COST: $100 includes lodging & all meals (double occupancy)
Open to anyone who enjoys expressing themselves through art. Musicians, storytellers, dancers, writers, painters, sculptors, as well as art appreciators in any capacity are welcome.
Camp Fowler is located on Pelcher Rd., 2 miles West of Speculator, NY.
To register online... http://www.campfowler.org/
Crossing the Bar
~Alfred Lord TennysonSunset and evening star,
And one clear call for me!
And may there be no moaning of the bar,
When I put out to sea,
But such a tide as moving seems asleep,
Too full for sound and foam,
When that which drew from out the boundless deep
Turns again home.
Twilight and evening bell,
And after that the dark!
And may there be no sadness of farewell,
When I embark;
For tho' from out our bourne of Time and Place
The flood may bear me far,
I hope to see my Pilot face to face
When I have crossed the bar.
(Thanks to Laurie for reminding me of this poem.)
Asking for Directions
by Linda Gregg
riding on the train from Manhattan to Chicago
that last time we were together. I remember
looking out the window and praising the beauty
of the ordinary: the in-between places, the world
with its back turned to us, the small neglected
stations of our history. I slept across your
chest and stomach without asking permission
because they were the last hours. There was
a smell to the sheepskin lining of your new
Chinese vest that I didn't recognize. I felt
it deliberately. I woke early and asked you
to come with me for coffee. You said, sleep more,
and I said we only had one hour and you came.
We didn't say much after that. In the station,
you took your things and handed me the vest,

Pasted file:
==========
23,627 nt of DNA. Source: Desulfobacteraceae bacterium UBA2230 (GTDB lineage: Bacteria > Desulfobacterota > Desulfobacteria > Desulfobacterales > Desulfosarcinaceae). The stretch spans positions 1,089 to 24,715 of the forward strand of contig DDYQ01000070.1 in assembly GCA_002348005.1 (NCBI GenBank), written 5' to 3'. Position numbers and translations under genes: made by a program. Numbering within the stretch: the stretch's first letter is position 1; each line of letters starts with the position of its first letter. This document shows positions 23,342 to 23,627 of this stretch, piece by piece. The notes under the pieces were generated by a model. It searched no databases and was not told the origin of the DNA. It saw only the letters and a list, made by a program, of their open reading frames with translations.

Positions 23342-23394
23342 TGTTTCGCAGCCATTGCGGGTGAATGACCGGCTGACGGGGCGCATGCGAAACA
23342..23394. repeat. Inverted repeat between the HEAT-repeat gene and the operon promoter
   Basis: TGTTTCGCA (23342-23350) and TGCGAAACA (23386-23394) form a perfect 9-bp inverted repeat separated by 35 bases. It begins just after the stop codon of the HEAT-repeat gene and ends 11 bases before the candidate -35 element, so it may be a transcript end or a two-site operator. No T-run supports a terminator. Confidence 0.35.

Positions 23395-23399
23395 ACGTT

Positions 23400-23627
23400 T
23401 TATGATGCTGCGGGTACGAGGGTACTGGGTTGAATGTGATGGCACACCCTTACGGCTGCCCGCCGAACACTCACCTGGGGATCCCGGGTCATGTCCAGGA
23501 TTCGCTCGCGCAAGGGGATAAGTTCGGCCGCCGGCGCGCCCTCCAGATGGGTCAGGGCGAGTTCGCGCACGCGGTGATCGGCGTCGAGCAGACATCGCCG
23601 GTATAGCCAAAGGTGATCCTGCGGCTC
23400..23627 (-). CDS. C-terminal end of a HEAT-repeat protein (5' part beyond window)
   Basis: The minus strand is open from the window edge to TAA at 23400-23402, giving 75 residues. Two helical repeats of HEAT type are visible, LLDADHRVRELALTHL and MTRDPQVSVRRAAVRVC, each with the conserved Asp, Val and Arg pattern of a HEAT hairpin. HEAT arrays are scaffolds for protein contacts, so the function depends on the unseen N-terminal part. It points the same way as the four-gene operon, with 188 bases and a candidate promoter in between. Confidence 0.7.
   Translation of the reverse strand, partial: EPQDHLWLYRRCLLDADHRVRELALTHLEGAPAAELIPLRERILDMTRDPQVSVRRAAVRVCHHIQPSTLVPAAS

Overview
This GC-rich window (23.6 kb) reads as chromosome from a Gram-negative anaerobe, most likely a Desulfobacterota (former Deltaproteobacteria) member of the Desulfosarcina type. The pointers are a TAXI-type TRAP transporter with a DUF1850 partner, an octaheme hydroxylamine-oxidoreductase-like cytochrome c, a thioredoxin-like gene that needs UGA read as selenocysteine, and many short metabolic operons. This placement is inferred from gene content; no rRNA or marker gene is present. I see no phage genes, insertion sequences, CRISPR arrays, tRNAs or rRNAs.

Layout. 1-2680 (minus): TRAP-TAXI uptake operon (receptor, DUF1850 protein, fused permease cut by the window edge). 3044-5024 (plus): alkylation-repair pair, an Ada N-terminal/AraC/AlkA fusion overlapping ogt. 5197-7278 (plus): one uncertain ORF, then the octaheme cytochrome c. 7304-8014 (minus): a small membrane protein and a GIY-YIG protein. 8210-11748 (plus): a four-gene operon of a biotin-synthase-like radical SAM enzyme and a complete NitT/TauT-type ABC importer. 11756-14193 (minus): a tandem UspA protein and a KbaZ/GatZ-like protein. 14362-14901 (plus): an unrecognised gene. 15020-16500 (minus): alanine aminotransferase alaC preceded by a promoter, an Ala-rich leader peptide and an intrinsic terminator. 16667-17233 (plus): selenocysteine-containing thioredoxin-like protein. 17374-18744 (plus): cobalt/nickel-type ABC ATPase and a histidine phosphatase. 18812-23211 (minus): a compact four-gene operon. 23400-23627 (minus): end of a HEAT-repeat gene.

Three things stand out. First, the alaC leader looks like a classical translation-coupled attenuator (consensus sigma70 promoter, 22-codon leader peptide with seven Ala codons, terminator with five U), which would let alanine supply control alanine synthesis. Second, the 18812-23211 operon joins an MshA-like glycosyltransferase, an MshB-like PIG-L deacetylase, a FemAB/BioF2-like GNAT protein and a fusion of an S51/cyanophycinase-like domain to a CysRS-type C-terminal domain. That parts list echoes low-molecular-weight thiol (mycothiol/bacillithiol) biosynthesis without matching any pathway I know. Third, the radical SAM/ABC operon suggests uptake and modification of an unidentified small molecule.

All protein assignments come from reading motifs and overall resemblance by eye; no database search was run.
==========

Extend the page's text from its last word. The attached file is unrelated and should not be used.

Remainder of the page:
then left as we had planned. So you would have
ten minutes to meet your family and leave.
I stood by the seat dazed by exhaustion
and the absoluteness of the end, so still I was
aware of myself breathing. I put on the vest
and my coat, got my bag and, turning, saw you
through the dirty window standing outside looking
up at me. We looked at each other without any
expression at all. Invisible, unnoticed, still.
That moment is what I will tell of as proof
that you loved me permanently. After that I was
a woman alone carrying her bag, asking a worker
which direction to walk to find a taxi.
Thursday, January 8, 2009
than anything in the neighborhood except the stones.
Magnificent trees that toss their heads in the wind
like the spirited black horses of a troika. It's hard to
know what to do, tall dark trees on the south side of
the house, an unfortunate location, blocking the
winter sun. Dark and damp. Moss grows on the roof,
the porch timbers rot and surely the roots have
reached the old bluestone foundation. At night, in
the wind, a tree could stumble and fall killing us in
our beds. The needles fall year after year making an
acid soil where no grass grows. We rake the fallen
debris, nothing to be done, we stand around with
sticks in our hands. Wonderful trees.
Monday, January 5, 2009
Thursday, January 1, 2009
In the Produce Aisle
of the fresh berries,
in the pebbled skin
of an emerald lime,
in the bright colors
of things made
to be transitory,
you see the same
you find in your own
the lines fanned
around your eyes
your life like
all the other
your soft hand
the succulent apple,
you reach for it,